Week One / Day One – How you came to think the way you do

 

Postpartum depression can be scary, confusing and painful. Feeling like you are incompetent, a failure, feeling like a bad parent or that someone else could do a better job, and being highly critical of yourself can be common with a PND sufferer.

Feeling this way can progress to feeling resentment towards your child/ren (‘I’ve made a mistake becoming a parent’), irrational thoughts of you or your child dying, actually imagining you or someone else hurting your child and sometimes even wanting something to happen to them at some level, are all common too.

Often feeling immensely guilty for having these thoughts and wondering why you are having these thoughts when you don’t really mean them, can lead to further confusion. Along with the guilt, comes more self-criticism and possibly even self-hatred.

Questions like, “Why me?“Why am I thinking like this?” “What is wrong with me?” are constantly rolling around in your mind as you desperately seek the answers that will stop this pain you feel and the affects you see it having on your family and children.

The first thing I want you to know is that I have felt your pain. I have sat where you are right now and I am proof that you can change too. One thing I will promise you is that I am going to give you the answers to all of those questions. By the end of this program, you will feel relieved that you have found the answers to stopping your postnatal depression!! This is my personal promise to you.

The intention of this first week’s lesson is to really give you a thorough understanding of your PND. The reason why I say ‘your’ PND, is because everybody experiences this illness in different ways. Even why you have PND is different for every individual. The Postpartum Depression Recovery Program (known herein as PNDRP) is going to help you to finally understand what has caused your PND, but more importantly give you the tools to stop it.

Please know that this program is not just for mums with PND, it’s for dad’s too. In today’s society it is becoming more and more evident that men too can suffer from PND, so this program has been designed with both mums and dads in mind.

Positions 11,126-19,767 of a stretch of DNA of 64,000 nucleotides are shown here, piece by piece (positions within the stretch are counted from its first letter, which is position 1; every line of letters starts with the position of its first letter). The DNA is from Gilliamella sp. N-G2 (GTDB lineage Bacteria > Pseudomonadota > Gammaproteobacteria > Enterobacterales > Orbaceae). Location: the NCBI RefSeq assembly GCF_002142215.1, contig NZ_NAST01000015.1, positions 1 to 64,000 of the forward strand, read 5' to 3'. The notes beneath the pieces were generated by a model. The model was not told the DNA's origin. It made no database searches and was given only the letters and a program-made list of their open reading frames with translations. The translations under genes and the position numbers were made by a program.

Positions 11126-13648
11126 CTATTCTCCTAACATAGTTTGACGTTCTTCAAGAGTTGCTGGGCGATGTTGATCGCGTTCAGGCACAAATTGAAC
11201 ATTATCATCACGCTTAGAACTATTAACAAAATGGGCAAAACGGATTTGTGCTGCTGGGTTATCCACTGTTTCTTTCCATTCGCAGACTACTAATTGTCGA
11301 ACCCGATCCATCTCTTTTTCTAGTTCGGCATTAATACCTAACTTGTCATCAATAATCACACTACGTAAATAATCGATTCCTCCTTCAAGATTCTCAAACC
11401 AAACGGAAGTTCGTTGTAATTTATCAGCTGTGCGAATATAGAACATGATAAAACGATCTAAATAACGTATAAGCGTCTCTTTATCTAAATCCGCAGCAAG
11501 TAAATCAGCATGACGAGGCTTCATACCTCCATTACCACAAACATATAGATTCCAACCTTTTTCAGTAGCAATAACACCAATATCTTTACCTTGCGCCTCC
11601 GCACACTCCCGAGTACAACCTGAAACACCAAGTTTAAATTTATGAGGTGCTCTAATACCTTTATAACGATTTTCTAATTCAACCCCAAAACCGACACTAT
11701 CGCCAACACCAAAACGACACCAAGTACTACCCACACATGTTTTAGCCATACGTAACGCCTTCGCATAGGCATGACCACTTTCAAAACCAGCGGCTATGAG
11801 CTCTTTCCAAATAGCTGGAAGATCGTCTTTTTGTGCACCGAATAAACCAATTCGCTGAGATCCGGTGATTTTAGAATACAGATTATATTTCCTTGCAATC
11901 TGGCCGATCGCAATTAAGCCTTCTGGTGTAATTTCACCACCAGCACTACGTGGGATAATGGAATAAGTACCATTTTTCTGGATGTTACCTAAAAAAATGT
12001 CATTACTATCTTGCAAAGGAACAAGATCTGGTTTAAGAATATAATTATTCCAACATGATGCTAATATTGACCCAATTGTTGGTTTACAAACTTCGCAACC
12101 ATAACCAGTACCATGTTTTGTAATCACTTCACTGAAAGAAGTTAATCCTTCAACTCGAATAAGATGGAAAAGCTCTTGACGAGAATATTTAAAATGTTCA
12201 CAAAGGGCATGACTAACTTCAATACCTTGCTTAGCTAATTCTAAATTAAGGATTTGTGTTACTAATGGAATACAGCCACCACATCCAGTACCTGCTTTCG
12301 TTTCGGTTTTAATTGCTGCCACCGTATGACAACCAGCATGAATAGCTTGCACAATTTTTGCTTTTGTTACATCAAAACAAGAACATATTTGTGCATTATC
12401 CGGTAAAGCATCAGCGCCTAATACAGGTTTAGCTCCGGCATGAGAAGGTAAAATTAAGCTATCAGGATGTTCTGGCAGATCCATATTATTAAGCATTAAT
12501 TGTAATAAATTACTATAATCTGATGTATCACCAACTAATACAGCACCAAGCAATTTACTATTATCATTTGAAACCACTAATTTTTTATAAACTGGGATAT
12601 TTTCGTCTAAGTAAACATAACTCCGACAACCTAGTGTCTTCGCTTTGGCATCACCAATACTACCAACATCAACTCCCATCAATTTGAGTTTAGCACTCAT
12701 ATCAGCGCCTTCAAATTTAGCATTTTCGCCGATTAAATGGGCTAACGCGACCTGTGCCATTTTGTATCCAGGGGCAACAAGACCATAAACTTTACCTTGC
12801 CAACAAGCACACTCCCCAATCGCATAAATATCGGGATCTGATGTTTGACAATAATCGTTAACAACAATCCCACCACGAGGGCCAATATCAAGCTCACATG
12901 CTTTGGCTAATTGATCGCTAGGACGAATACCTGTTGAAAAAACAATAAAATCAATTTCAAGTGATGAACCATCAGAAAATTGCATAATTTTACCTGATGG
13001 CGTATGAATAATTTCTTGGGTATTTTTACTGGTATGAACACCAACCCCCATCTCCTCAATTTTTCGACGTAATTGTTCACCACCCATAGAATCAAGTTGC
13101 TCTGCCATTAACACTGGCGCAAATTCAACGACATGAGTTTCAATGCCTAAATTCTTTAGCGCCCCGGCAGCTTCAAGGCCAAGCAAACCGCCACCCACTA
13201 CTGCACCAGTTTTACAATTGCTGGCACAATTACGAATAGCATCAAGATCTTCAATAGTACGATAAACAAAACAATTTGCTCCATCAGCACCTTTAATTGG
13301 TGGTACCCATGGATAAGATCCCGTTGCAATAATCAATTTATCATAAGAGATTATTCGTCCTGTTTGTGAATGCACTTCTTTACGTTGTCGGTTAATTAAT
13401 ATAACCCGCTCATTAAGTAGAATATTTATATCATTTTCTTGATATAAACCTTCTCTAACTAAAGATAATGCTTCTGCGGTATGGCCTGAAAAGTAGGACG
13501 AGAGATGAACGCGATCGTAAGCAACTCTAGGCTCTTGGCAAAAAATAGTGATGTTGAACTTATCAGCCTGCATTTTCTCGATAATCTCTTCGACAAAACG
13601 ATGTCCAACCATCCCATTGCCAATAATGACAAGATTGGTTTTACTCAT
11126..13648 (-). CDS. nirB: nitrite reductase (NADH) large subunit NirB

One of the primary things that I’d like you to understand in today’s lesson, is that there is nothing ‘wrong’ with you. There is often a stigma associated with mental illnesses such as depression and anxiety that implies that you are somewhat broken; that there is something wrong with your brain because it’s not working properly. While sometimes this is the case when talking about very severe cases of mental illnesses, in many cases this is not the case at all.

The Parental Stress Centre does not dispute or disregard the chemical imbalance in the brain that is present in PND, however, have you ever wondered why all of a sudden your brain has stopped functioning properly when it has always been okay in the past? Or for those of you who have had depression as part of your life on and off for years, have you ever wondered why your brain has this chemical imbalance sometimes, but not others?

Have you ever wondered, if the brain is not functioning correctly and is producing chemicals that are out of balance, why people all of a sudden get better? Why does the brain (usually in most cases of PND) eventually start balancing the chemicals again, with or without medication?

Have you ever wondered, if the problem is a physical malfunction in the brain, why therapists and counsellors can often be of help?

Well before I answer that last question for you, let’s consider a little scenario:

What would your reaction be if you saw a spider crawl down the wall right beside where you were sitting? Would you freak out, scream, run a mile, refuse to go back into that room until it was dead? Would you feel very scared with loads of adrenaline running through your body? Or would you calmly get up, grab a glass jar, catch him and take him back outside with very little adrenalin created at all?

What do you think causes one person to respond to the spider in one way and another person to respond in the exact opposite way? It’s the same event, yet we have two different reactions, with two different chemical reactions in the body (being the levels of adrenaline produced).